New Routes, New Planes: Wooing the Business Traveler

Whether it’s an airline, a car rental company, or a hotel, the travel industry views business travelers as VIPs.  It’s not just because they may be a high-profile corporate head of state or an Instagram influencer. Business travelers will pay the most for accommodations with the least amount of notice.

Price is certainly part of it but it’s also about the perks.  At the top of the list: convenience. So, it’s no surprise U.S. air carriers are making bids for landing slots at Tokyo’s Haneda Airport.  Unlike Narita, Tokyo’s dominant international airport, which is a good hour away from the city center, Haneda is centrally located near downtown.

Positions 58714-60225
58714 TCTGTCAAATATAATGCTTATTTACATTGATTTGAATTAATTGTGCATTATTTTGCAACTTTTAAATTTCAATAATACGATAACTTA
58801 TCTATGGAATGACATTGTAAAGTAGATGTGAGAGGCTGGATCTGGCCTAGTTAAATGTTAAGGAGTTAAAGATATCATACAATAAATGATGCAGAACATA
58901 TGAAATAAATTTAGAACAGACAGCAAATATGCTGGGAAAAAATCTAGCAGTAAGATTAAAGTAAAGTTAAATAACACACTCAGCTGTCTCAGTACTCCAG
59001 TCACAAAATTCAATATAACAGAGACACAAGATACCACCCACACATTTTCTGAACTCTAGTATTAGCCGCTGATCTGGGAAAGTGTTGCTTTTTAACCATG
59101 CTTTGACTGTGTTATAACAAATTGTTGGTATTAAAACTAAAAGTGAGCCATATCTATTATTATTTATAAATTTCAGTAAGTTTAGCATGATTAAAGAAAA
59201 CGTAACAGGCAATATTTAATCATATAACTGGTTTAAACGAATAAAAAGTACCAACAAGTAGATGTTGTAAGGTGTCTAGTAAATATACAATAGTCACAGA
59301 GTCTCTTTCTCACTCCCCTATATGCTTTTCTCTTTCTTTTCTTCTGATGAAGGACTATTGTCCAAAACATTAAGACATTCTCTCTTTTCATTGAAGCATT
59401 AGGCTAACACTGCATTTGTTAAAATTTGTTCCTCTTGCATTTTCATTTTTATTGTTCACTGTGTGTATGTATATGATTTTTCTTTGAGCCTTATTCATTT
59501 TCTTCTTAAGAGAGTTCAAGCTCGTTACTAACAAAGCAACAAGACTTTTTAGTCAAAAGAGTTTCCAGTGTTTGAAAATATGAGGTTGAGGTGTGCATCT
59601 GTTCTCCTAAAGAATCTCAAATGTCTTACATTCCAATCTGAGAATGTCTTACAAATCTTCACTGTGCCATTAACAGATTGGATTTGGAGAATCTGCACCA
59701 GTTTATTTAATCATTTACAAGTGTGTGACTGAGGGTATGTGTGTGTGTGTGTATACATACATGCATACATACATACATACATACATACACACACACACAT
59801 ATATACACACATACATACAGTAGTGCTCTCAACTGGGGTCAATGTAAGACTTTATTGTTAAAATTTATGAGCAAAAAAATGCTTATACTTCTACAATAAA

“The extra slots for U.S. airlines were unlocked after Japan reached an agreement with the U.S. Air Force to open up new flight paths around a nearby U.S. air base, a move needed to boost Haneda movements in the run-up to the 2020 Olympics in Tokyo,” reported Reuters.

For a business traveler on a swift trip abroad, the notion of not having to sit in a bus, train or taxi for an extended period of time makes Haneda a lucrative option.  American, Delta and United are among the airlines making bids from their U.S. hub cities to Tokyo Haneda.

Besides convenience, comfort is another component in wooing the business traveler.

Earlier this year, United Airlines debuted its Boeing 787-10 aircraft between Newark and Los Angeles.  The placement of this high-tech jet with lie-flat seating is one way to distinguish itself on the highly lucrative New York to LA route.   At the same time, American Airlines is increasing its premium offerings with first class, business and economy cabins. Delta also offers lie-flat seating for business passengers.